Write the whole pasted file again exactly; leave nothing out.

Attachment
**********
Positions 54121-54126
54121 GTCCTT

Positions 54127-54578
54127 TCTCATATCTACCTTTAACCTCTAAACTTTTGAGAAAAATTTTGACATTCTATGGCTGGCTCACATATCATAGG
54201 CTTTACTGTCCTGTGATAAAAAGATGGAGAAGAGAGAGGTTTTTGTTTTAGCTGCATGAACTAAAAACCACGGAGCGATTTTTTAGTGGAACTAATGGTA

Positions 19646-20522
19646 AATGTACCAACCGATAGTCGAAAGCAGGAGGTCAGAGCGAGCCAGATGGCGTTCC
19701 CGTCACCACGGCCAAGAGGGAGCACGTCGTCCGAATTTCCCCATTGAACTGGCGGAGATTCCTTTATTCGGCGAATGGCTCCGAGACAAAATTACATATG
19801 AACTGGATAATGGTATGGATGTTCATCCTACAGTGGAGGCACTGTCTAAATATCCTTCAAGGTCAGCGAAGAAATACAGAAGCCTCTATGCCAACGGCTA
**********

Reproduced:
Positions 54121-54126
54121 GTCCTT

Positions 54127-54578
54127 TCTCATATCTACCTTTAACCTCTAAACTTTTGAGAAAAATTTTGACATTCTATGGCTGGCTCACATATCATAGG
54201 CTTTACTGTCCTGTGATAAAAAGATGGAGAAGAGAGAGGTTTTTGTTTTAGCTGCATGAACTAAAAACCACGGAGCGATTTTTTAGTGGAACTAATGGTA

Positions 19646-20522
19646 AATGTACCAACCGATAGTCGAAAGCAGGAGGTCAGAGCGAGCCAGATGGCGTTCC
19701 CGTCACCACGGCCAAGAGGGAGCACGTCGTCCGAATTTCCCCATTGAACTGGCGGAGATTCCTTTATTCGGCGAATGGCTCCGAGACAAAATTACATATG
19801 AACTGGATAATGGTATGGATGTTCATCCTACAGTGGAGGCACTGTCTAAATATCCTTCAAGGTCAGCGAAGAAATACAGAAGCCTCTATGCCAACGGCTA